With that in mind, in particular, consider what one of the more responsible reports on Brennan’s speech, that of Shane Harris, focused on — terrorists’ use of Berlin headquartered social messaging app Telegram. If terrorists were using WhatsApp (which a lot of the fearmongering focused on), the metadata, at least, would be available via Facebook. But since Telegram is not a US company, it cannot be obliged under Section 702 of FISA, and that surely creates just the kind of gap Brennan was talking about.

Since Brennan’s speech, Telegram has started deleting the special channels set up by ISIS to communicate.

I’m sure Brennan is complaining about encryption and if he can get Congress to force domestic back doors, I’m sure he will (though ISIS reportedly shies away from Apple products, so forcing Apple to give up its encrypted iMessage won’t help track down ISIS). But his speech seemed focused much more intently on ways in which, in the aftermath of the Snowden leaks, Europeans have opportunistically localized data and, in the process, made that data far less accessible to the NSA. Brennan, as I made clear in March, definitely would prefer the Europeans rely on Americans for their SIGINT (and in the process agree to some inappropriate spying in their home country), and the gap created by terrorists’ reliance on Telegram is one way to exert pressure on that point.


Q: Good morning. My name is Josh Rogin. I’m a reporter with Bloomberg View.

Director Brennan, thank you for your time today and thank you for your service.

The Paris attacks, the blame, of course, lies primarily at the feet of the terrorists. But I think I give voice to the question a lot of us have in this room and around the country when I ask: How was this allowed to happen? We’re talking about an attack that involved dozens of people communicating from multiple countries, planning for perhaps weeks or months, and yet the world’s leading intelligence agencies didn’t even catch a whiff of it as far as we’re to understand. Is that right? What went wrong? And what needs to be done now to make sure this never happens again? Thank you.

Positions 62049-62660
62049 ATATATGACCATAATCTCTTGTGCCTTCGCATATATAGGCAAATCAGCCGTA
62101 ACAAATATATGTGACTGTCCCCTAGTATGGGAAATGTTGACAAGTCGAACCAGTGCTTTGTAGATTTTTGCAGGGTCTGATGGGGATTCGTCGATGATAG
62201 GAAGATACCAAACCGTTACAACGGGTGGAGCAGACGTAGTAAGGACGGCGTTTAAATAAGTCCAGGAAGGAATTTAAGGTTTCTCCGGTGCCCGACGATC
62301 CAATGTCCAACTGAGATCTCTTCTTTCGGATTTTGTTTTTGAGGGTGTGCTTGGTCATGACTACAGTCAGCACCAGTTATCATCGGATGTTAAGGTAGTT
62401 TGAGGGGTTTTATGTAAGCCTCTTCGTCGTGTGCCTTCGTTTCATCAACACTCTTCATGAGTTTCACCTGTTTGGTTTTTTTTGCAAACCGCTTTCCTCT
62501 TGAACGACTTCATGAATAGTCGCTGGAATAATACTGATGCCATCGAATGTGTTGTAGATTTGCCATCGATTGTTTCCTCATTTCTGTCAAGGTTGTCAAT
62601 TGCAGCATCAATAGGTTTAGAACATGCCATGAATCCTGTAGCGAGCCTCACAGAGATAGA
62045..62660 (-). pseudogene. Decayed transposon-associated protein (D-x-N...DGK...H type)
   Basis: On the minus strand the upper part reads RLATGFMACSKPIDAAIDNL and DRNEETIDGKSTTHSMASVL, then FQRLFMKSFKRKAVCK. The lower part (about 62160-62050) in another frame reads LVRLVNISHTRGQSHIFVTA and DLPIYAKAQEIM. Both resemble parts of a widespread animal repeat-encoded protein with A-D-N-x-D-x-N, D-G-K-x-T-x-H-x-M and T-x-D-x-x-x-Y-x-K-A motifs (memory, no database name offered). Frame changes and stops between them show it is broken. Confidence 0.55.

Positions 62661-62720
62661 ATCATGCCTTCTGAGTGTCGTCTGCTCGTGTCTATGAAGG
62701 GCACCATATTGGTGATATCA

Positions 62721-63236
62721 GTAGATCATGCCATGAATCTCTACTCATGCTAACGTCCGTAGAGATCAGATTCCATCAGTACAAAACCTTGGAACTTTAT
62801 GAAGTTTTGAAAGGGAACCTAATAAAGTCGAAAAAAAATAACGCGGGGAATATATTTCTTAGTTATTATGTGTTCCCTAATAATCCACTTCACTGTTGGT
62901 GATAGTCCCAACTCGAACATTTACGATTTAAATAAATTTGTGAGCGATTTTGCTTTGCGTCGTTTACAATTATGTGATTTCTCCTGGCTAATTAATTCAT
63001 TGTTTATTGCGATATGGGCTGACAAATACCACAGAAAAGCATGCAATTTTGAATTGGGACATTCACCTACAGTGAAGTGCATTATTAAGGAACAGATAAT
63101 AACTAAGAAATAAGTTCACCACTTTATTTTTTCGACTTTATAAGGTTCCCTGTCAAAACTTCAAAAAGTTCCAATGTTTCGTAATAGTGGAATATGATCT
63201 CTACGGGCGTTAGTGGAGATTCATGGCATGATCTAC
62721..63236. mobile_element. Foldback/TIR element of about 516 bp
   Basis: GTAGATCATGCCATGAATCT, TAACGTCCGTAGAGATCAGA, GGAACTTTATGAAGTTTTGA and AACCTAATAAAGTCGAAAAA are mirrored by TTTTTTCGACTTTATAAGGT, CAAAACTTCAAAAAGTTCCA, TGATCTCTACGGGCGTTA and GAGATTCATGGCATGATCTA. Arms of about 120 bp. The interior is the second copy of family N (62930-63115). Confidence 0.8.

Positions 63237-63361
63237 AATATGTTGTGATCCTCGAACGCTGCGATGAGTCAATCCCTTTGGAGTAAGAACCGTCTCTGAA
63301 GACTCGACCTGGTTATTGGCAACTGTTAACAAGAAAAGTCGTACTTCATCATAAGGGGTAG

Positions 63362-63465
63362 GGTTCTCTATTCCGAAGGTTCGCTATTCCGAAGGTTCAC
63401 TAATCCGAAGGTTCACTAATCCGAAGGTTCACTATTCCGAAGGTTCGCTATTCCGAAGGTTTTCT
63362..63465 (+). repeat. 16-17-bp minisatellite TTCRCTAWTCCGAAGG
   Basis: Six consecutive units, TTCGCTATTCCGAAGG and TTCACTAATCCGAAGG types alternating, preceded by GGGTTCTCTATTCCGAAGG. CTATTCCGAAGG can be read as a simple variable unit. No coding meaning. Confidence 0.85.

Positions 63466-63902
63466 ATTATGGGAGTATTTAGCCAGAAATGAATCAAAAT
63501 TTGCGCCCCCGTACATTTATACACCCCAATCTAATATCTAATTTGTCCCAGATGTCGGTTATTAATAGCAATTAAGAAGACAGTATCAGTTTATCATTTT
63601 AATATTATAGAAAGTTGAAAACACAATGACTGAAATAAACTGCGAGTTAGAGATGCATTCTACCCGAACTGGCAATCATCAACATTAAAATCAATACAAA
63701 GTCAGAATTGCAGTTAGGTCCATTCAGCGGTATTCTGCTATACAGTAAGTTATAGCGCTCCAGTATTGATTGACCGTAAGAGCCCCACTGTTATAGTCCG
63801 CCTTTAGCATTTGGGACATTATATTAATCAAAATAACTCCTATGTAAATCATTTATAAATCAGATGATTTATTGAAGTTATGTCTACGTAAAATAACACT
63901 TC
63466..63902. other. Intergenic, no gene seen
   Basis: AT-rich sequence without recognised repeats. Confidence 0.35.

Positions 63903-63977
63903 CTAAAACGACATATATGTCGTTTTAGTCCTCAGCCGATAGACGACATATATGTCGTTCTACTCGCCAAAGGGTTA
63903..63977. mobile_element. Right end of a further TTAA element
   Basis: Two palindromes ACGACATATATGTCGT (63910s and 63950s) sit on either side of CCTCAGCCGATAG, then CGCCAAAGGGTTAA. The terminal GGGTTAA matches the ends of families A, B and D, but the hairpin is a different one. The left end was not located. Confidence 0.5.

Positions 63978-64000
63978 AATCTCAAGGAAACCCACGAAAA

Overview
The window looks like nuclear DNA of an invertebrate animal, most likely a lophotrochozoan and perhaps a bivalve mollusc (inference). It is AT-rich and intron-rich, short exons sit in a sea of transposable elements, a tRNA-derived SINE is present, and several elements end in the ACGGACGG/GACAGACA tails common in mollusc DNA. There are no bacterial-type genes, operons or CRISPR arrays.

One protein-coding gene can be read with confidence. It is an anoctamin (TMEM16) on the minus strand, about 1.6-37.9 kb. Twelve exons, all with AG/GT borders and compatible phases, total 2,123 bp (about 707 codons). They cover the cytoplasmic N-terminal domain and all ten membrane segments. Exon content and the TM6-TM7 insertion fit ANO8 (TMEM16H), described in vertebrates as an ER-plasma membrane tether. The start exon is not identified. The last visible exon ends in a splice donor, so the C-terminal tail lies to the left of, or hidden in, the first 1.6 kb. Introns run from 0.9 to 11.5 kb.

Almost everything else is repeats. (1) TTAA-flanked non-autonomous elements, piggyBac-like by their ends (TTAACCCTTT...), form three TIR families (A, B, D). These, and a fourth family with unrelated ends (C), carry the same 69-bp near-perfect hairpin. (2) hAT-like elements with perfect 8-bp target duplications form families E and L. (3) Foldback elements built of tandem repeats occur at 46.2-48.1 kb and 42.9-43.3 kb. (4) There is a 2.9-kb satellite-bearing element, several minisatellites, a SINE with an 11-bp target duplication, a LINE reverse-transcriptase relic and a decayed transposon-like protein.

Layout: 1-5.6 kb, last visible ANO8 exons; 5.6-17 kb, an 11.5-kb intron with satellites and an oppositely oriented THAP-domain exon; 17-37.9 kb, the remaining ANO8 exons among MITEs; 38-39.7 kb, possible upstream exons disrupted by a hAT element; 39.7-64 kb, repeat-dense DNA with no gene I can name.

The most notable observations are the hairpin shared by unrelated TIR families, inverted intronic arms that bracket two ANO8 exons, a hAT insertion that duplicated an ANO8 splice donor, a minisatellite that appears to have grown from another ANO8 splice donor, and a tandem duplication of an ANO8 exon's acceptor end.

MR. BRENNAN: Well, first of all, as I mentioned in my remarks, many of these terrorist operations are uncovered and thwarted before they’re able to be carried out. And when I think about what happened in Paris, clearly there was a(n) effort that underway for quite some time, that was fairly sophisticated because of the nature of the attacks in terms of their simultaneous nature.

We work very, very closely with our French partners. I have an exceptionally strong relationship with the heads of the external and internal services. A lot of our partners right now in Europe are facing a lot of challenges in terms of the numbers of individuals who have traveled to Syria and Iraq and back again, and so their ability to monitor and surveil these individuals is under strain.

Now, I know the French are going to be looking at what might have slipped through the cracks. But I can tell you that it’s not a surprise that this attack was carried out from the standpoint of we did have strategic warning. We knew that these plans or plotting by ISIL was underway, looking at Europe in particular as the venue for carrying out these attacks. But I must say that there has been a significant increase in the operational security of a number of these operatives and terrorist networks as they have gone to school on what it is that they need to do in order to keep their activities concealed from the authorities.

And as I mentioned, there are a lot of technological capabilities that are available right now that make it exceptionally difficult, both technically as well as legally, for intelligence and security services to have the insight they need to uncover it. And I do think this is a time for particularly Europe, as well as here in the United States, for us to take a look and see whether or not there have been some inadvertent or intentional gaps that have been created in the ability of intelligence and security services to protect the people that they are asked to serve. And in the past several years because of a number of unauthorized disclosures and a lot of handwringing over the government’s role in the effort to try to uncover these terrorists, there have been some policy and legal and other actions that are taken that make our ability collectively internationally to find these terrorists much more challenging. And I do hope that this is going to be a wake-up call, particularly in areas of Europe where I think there has been a misrepresentation of what the intelligence security services are doing by some quarters that are designed to undercut those capabilities